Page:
8. Disable last access time: fsutil behavior set disablelastaccess 1
  9. Disable the indexing service
  10. Disable your anti-virus and anti-spyware software, or at least set the relevant folders to be ignored.
  11. Put your files on a different physical drive from the OS and the paging file. Using a separate physical drive allows Windows to use parallel I/Os to both drives.
  12. Have a look at your compiler flags. The Windows C++ compiler has a ton of options; make sure you’re only using the ones you really need.
  13. Try increasing the amount of memory the OS uses for paged-pool buffers (make sure you have enough RAM first): fsutil behavior set memoryusage 2
  14. Check the Windows error log to make sure you aren’t experiencing occasional disk errors.
  15. Have a look at Physical Disk related performance counters to see how busy your disks are. High queue lengths or long times per transfer are bad signs.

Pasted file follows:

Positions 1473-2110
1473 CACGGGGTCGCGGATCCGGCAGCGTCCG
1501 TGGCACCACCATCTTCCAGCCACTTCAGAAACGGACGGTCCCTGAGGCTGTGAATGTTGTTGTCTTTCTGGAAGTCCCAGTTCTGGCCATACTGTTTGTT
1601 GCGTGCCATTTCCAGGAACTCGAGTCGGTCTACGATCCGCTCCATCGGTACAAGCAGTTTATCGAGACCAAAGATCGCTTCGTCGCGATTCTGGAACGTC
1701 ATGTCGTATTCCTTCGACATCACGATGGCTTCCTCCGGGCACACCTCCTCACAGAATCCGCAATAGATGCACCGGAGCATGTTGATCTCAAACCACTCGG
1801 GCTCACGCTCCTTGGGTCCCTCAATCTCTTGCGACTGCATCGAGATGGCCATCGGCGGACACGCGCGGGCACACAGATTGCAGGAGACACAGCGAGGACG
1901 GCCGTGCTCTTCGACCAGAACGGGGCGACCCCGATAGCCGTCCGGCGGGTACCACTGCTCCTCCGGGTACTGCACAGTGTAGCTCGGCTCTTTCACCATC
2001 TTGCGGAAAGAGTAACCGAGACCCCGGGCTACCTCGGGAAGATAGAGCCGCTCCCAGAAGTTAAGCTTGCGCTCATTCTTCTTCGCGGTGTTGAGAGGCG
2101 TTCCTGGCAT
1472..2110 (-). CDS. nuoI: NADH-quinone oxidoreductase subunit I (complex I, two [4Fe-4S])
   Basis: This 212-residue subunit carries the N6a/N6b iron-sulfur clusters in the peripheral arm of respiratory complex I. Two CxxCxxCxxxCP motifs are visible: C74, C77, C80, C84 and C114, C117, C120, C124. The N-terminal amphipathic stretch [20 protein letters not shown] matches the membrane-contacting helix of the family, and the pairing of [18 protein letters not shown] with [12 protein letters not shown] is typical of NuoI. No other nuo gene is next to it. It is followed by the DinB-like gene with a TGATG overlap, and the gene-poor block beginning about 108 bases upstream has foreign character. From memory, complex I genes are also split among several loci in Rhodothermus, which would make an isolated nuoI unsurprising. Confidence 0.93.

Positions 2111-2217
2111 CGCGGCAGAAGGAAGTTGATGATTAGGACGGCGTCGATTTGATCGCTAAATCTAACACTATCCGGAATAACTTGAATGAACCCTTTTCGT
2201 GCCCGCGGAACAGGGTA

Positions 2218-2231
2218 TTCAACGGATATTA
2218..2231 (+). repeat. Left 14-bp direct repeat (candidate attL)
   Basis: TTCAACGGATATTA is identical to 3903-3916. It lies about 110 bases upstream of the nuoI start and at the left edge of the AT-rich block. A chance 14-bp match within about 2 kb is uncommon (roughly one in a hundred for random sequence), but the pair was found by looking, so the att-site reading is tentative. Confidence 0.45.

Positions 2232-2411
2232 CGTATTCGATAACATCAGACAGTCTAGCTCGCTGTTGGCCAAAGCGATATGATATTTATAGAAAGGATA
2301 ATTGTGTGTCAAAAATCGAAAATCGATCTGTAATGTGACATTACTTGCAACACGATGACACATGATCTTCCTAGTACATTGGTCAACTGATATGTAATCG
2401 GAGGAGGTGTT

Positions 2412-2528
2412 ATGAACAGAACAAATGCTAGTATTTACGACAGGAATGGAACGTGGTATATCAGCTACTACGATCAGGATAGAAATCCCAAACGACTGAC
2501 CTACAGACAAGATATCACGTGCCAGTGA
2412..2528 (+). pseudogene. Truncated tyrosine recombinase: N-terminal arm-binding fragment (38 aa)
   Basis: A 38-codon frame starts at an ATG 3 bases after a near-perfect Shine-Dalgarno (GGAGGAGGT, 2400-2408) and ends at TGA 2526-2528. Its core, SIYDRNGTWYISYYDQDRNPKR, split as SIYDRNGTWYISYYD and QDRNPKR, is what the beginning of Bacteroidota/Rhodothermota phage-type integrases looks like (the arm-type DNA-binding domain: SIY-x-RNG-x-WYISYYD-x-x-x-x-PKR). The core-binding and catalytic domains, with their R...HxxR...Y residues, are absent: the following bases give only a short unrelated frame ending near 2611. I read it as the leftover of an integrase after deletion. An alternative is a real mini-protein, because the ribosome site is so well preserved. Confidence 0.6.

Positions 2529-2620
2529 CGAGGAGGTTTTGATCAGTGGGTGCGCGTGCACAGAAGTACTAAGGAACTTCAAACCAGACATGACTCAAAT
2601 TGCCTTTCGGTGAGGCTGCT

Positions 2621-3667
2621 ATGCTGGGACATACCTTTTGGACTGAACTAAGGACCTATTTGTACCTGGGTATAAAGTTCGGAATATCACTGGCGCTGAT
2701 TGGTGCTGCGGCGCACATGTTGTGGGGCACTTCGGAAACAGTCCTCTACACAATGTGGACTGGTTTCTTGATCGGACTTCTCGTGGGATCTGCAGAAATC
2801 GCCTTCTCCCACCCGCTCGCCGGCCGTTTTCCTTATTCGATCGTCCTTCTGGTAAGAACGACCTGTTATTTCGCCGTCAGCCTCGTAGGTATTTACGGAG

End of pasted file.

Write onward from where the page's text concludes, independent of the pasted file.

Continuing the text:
16. The first 30% of disk partitions is much faster than the rest of the disk in terms of raw transfer time. Narrower partitions also help minimize seek times.
  17. Are you using RAID? If so, you may need to optimize your choice of RAID type (RAID-5 is bad for write-heavy operations like compiling)
  18. Disable any services that you don’t need
  19. Defragment folders: copy all files to another drive (just the files), delete the original files, copy all folders to another drive (just the empty folders), then delete the original folders, defragment the original drive, copy the folder structure back first, then copy the files. When Windows builds large folders one file at a time, the folders end up being fragmented and slow. (“contig” should help here, too)
  20. If you are I/O bound and have CPU cycles to spare, try turning disk compression ON. It can provide some significant speedups for highly compressible files (like source code), with some cost in CPU.

NTFS saves file access time everytime. You can try disabling it:
“fsutil behavior set disablelastaccess 1”